In March the Crossing Borders Building Bridges event series held a presentation on the crisis in Egypt, and the turnout was huge. Egypt is a highly visible topic in the media right now, and the guest speaker, Dr. Ayad Al-Qazzaz, is an Iraqi native that teaches Sociology at Sacramento State. Al-Qazzaz was very well-informed and knowledgeable in regards to the recent revolution in Egypt and the history of other nations in the Middle East.
He started the presentation with basic facts about Egypt, explaining that their population of 88 million is 90% Muslim and less than 10% Christian, but they have the largest Christian community in the Middle East. There is a 70% literacy rate and many of the citizens have degrees. These highly educated people are forced to settle for jobs (mostly created by tourism, agriculture, and industrialization) that pay only $1-$2 a day. The unemployment rate is 10% for complete unemployment and 30% total, if you factor in underemployment, or partial employment. Although ? of the world’s oil is produced in the Middle East, mostly for export, Egypt only produces about 700,000 barrels of oil a day, which is just enough for their local consumption. They do however, have the third largest reserve of natural gas in all of Africa.
According to Al-Qazzaz, many of Egypt’s military leaders were trained here in the United States, and the U.S. would have never been able to successfully accomplish the things that it has accomplished in Iraq if it hadn’t had been for the support of the Egyptian leaders, such as the 1991 bombing during The Gulf War and the invasion in 2003. In regards to the recent revolution he explains that the elements of uprising have existed there for a long time, due to their economics, politics, and social standards. “Once we exclude people from political processes we contribute to pushing them into becoming extremists.” He also states, “The Egyptians never acted, they just reacted.”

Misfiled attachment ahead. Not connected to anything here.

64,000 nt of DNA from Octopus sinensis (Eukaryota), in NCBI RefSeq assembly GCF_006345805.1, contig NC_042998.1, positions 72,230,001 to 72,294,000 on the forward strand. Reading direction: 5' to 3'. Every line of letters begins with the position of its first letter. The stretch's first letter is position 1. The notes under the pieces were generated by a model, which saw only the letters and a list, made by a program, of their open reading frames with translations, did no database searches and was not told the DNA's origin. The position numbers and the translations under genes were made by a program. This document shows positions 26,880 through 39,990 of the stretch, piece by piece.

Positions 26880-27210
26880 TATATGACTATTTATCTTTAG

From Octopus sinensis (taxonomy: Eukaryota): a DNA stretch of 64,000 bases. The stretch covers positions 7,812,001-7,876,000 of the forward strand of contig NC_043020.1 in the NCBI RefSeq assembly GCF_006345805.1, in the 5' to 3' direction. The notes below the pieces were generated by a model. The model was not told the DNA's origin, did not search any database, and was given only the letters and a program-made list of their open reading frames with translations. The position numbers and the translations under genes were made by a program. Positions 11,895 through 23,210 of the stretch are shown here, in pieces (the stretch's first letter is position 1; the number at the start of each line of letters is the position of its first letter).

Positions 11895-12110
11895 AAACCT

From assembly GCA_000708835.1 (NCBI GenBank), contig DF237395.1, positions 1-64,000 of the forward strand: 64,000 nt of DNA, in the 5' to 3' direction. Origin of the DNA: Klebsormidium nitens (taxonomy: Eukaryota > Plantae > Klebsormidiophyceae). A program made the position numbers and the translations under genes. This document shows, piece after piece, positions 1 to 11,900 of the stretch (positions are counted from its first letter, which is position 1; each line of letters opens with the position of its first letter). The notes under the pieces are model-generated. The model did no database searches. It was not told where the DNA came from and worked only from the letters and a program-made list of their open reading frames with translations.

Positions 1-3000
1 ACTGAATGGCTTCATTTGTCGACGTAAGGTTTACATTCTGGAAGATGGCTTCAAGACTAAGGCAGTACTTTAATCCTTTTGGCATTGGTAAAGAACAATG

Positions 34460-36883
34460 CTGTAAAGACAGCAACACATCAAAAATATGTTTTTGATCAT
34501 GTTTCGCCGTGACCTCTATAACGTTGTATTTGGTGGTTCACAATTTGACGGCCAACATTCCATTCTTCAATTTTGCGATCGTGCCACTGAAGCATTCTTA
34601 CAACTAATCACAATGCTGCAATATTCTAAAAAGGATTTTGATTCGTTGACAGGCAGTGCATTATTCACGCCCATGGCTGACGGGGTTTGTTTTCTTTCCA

He claims that it was one of the most peaceful revolutions in history. It was leaderless, meaning there wasn’t one sole source holding all the strength or power. It was multi-religious, and according to Al-Qazzaz, there were no guns involved, no sexual crimes or attacks, minimal people were killed and injured, and there were different teams designated to clean up after the fact. Al-Qazzaz also explains that although this revolution could create powerful allies between Egypt and America, the United States needs to stop being so reliant upon Egypt. He feels that they will no longer go along with the wishes of Israel or America any longer. He stated that we need to be more sensitive to their local need and stop forcing them to do things that we believe they should do.
At the end of this “Pro-Egypt” presentation, he somewhat contradicts this sentence. He answers a question in regards to the growing population of Egypt by stating that some rules and regulations should be put into effect there to control the amount of children Egyptians can have, similar to the ones in China. Al-Qazzaz feels that if Egypt continues to populate their country, not only will there be too many people for the amount of jobs offered, but they will end up consuming so much more oil and naturals gasses.
It is my opinion that instead of focusing on ways to get Egypt to use less of their own resources so that there is more available to us, Americans should come together and focus on utilizing resources in our own country to become less dependent on other countries. Carpool, ride a bike, take the bus. Buy a hybrid. Don’t buy oil from gas stations that import oil from foreign countries. There are so many things that we could be doing but people need to gain knowledge and get motivated, and stop being so lazy and waiting on everyone else to solve our fuel dependency and economic problems.